The challenge of science and its investigative principals has a problem with complexity. When there are multiple degrees of freedom it becomes difficult to go from correlation to causation.  We see this as science moves from reductionist programs like in physics to things like social science, psychology, economics, etc.  When there are many factors in play, it becomes very difficult to ascertain why things happen the way they do. What has this all to do with Mind being fundamental? Well, that’s what minds do. They deal with enormous amounts of variables and try to determine the best course of action that pursues some goal.  Choose a single event, and that can have a ripple effect that is counterproductive. Go another way and there are also complexities to consider. So, if Mind is what constitutes reality then it may be very difficult for science to determine that.  What we may be left with are intuitions that suggest there is intentionality in play at the very fundamental levels of reality.  At the very least, maybe that it is a reasonable assertion.

One way to approach the difficult question of how reality is constituted is to see if there are problems that are better solved by a Mind oriented paradigm.

The Hard Problem.
Take the hard problem of consciousness (to be precise, phenomenal consciousness).  David Chalmers, probably the most prominent consciousness philosopher of our time, coined the phrase “the hard problem” because it seems that “what it’s like” (i.e. qualia) cannot be explained within a materialist framework.  For instance, here’s a summary of a famous thought experiment. There is a neuroscientist in a room who hypothetically knows everything to know physically about vision and color.  She knows about wavelengths of light and how vision works in the mind, but when she sees the color red, she then knows something more: “what it’s like” to see red.  Even with all her knowledge about the physical properties, the experience of seeing red is something new that all the physical attributes can’t describe or explain.

This problem led Chalmers to at least entertain the prospect that consciousness is somehow fundamental. Something “more” or something fundamentally basic to reality that is not encompassed by what has been called the material (or physical).   Enter panpsychism, “the doctrine or belief that everything material, however small, has an element of individual consciousness.”  Pretty crazy, huh?  Well, it may seem strange to think that an atom has some type of consciousness, but the idea that consciousness is fundamental does offer a possible approach to the “hard problem.” My view is that if you follow this line of thinking to its logical conclusion and roll in other ideas then everything is mind.  The term “material” is just an abstraction for something in mind.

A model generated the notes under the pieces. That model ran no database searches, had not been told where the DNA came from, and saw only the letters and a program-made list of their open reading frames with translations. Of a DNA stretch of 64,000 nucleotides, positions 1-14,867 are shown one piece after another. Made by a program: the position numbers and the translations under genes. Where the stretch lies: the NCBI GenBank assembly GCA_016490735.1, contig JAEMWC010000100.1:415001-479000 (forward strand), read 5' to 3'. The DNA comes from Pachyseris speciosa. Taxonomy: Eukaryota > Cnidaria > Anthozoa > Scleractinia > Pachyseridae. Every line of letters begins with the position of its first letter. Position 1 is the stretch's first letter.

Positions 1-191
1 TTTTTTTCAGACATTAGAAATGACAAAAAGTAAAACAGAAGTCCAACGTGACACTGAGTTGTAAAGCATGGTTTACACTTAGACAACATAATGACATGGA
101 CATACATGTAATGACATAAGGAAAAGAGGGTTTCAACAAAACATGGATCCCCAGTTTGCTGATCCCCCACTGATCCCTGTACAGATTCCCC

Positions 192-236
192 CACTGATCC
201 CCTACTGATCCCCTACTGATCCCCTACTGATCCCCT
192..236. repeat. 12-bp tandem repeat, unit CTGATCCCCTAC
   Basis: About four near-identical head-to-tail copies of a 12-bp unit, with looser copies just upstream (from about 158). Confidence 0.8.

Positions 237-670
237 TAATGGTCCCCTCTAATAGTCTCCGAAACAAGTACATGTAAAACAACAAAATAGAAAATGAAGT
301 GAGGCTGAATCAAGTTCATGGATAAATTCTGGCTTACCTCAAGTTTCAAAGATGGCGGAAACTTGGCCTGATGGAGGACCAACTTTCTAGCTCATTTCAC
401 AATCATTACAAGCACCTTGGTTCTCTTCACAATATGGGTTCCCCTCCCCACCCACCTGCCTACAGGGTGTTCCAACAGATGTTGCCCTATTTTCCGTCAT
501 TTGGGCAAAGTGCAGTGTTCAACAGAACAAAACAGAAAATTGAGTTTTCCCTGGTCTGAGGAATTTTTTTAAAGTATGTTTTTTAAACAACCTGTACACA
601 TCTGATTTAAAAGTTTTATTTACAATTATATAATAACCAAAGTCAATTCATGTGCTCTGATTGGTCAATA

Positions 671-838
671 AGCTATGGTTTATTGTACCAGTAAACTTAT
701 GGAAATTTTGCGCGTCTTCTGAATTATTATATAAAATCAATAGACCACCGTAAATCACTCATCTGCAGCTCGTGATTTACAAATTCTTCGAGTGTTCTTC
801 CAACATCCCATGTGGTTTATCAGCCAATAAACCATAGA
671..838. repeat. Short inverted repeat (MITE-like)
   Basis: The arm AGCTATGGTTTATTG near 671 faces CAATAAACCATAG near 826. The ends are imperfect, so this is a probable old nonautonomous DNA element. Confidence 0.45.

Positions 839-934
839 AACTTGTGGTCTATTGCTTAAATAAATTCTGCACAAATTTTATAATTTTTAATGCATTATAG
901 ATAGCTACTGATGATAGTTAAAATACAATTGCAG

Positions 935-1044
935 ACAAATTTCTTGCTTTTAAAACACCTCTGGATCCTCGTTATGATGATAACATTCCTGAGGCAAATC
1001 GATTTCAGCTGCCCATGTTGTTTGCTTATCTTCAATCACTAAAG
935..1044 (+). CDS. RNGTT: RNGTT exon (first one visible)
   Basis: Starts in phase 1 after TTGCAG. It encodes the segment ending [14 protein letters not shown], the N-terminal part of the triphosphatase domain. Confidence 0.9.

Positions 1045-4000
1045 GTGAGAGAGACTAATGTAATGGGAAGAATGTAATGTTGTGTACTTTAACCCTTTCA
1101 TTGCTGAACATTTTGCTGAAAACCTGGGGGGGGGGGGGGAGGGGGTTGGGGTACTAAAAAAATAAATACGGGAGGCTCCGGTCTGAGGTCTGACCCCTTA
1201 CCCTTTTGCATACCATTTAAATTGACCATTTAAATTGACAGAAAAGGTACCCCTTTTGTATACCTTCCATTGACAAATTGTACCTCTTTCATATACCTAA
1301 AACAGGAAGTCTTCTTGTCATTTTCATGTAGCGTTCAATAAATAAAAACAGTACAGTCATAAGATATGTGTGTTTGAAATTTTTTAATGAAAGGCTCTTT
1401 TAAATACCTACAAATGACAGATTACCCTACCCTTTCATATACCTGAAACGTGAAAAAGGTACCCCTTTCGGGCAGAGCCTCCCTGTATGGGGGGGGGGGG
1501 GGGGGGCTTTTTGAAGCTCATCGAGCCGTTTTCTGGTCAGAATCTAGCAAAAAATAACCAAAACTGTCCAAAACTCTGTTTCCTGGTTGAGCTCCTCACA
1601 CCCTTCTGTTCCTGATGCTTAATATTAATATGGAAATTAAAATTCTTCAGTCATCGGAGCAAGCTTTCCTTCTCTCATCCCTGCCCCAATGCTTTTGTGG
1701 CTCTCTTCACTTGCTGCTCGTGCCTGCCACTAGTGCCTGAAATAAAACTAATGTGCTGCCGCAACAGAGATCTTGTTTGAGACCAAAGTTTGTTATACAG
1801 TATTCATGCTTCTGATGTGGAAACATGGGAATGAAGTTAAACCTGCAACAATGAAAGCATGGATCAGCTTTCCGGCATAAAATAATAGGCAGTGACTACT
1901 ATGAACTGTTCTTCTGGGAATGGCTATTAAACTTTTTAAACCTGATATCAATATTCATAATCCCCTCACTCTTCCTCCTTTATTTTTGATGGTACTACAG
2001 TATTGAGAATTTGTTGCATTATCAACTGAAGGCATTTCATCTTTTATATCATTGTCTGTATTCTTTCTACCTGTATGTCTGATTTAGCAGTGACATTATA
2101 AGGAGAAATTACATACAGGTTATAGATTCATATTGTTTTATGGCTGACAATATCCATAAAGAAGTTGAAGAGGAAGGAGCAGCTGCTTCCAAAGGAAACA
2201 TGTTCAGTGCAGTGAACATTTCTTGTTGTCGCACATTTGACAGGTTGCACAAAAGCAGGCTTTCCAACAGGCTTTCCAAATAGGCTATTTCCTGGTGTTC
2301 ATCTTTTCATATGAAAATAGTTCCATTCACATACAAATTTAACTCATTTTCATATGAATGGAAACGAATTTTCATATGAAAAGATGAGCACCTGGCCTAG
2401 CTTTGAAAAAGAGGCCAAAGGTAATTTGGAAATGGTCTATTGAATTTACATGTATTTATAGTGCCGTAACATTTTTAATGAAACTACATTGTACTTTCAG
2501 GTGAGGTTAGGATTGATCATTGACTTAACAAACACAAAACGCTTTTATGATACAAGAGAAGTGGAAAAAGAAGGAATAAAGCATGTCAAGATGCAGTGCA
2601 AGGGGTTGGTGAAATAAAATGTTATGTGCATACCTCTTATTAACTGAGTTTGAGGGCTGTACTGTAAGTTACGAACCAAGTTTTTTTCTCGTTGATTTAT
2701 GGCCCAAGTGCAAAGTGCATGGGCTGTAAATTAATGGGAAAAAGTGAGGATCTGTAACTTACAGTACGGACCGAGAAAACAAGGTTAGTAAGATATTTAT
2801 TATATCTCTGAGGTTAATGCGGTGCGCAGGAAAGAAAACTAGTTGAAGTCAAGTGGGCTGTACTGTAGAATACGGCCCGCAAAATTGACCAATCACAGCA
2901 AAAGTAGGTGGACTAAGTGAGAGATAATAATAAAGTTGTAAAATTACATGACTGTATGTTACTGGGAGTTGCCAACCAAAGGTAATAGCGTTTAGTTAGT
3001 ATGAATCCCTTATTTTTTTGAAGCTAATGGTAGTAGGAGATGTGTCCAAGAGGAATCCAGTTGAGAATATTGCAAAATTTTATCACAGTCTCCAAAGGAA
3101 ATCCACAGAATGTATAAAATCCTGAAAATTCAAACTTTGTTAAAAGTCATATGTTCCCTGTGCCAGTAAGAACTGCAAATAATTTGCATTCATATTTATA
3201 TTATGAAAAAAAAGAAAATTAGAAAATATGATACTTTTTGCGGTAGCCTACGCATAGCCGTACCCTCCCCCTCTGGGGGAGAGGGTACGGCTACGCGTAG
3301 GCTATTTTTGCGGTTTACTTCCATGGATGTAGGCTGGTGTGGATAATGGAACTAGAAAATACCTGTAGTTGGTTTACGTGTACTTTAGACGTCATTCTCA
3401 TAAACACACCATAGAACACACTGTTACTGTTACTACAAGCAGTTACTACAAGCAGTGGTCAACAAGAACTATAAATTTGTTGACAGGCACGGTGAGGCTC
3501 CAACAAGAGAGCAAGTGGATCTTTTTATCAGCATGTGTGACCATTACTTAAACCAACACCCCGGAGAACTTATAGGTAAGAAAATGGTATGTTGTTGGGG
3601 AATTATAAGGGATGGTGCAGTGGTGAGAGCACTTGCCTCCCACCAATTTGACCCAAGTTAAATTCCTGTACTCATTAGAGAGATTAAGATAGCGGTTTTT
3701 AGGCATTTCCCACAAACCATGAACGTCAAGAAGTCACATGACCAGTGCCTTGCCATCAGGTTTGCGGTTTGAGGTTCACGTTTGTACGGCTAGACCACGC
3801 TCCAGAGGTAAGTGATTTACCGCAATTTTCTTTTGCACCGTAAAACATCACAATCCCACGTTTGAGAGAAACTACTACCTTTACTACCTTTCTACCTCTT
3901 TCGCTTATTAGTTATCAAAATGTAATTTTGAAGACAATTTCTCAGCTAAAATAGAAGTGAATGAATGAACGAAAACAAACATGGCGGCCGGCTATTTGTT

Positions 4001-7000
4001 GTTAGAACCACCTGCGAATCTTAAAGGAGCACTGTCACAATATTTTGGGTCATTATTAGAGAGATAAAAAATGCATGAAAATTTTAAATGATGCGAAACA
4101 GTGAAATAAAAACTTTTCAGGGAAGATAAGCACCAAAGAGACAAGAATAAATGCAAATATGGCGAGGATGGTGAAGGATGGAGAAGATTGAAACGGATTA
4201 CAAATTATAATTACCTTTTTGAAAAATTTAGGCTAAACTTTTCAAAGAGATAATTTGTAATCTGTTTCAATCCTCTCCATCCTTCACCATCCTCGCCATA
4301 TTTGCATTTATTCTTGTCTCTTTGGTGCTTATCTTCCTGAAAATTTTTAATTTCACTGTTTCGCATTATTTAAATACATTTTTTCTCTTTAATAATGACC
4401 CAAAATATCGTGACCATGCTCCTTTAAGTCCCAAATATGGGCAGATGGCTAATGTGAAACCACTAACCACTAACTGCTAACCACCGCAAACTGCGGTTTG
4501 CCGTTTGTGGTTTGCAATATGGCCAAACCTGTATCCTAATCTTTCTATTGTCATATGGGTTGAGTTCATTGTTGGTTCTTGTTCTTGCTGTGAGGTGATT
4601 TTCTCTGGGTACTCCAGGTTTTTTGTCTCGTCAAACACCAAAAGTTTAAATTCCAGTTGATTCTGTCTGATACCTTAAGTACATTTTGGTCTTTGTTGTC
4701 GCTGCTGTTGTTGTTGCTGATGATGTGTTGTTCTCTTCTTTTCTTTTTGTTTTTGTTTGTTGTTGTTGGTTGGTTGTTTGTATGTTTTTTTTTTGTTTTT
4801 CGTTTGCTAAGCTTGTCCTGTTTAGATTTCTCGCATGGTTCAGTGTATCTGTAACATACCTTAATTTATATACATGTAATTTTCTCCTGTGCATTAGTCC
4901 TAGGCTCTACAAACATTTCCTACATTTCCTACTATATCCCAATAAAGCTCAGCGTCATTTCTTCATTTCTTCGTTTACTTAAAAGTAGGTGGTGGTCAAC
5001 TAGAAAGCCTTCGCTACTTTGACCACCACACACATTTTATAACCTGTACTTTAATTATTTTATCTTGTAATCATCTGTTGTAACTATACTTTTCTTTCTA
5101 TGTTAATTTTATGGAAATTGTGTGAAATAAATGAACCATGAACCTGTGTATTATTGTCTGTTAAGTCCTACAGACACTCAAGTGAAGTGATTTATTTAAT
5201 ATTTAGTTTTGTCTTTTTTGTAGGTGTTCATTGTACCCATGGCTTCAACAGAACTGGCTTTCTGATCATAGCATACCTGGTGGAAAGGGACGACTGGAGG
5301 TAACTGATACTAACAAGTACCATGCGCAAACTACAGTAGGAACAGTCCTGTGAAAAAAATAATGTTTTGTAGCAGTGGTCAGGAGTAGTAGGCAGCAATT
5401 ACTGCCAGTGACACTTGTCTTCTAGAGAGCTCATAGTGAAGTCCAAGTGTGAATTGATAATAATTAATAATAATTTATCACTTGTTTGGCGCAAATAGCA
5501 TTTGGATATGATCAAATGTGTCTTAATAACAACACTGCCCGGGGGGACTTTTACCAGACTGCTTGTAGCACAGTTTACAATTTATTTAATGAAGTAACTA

Free Will.
Free is a big problem for materialists.  If reality is constituted just by elements that operate through their intrinsic properties to create everything, then basically all events occur either by chance (quantum indeterminacy) or necessity (natural law).  In this model, everything just happens based on prior events or by chance.  No freedom.   Now materialist philosophers have gone through some extreme semantic gymnastics to try to salvage free will, but basically what they have done is use a sleight-of-hand to redefine free will that no reasonable person would be satisfied with.

However, if reality is constituted by Mind, then things are very different.  What this means is that the regularities we see are really habits of the ultimate Mind.  I use the term habits because, with a Mind that is free, these regularities are not constituted by law but an ongoing intentionality. They support regularities so that life can exist but there is still can be an openness to novelty while not disrupting the life-giving order.  If our minds are an aspect of a universal mind that constitutes reality then we also have an element of freedom as an aspect of that mind.  Something like this type of idealism has been formulated both in the East and the West.  Among others, in the East, there is a school of thought called Vishishtadvaita Vedanta and in the West, there are forms of Absolute Idealism.   In my view, only if there is an intrinsic intentionality and freedom as the basis for reality can there be true freedom of the will.

So, the question of how reality is constituted remains underdetermined.  However, I think there is enough to assert that it’s not a slam dunk that reality emerges non-intentionally.  There are enough, both scientific and intuitive hints that reality is, in fact, the product of Mind (God’s Mind). Perhaps that can also be enough to embrace that life has ultimate meaning and emerges because of some grand purpose.

1 thought on “How is Reality Constituted?

  1. Pingback: The Often Ignored Necessary Element for Free Will | The Divine Life Communion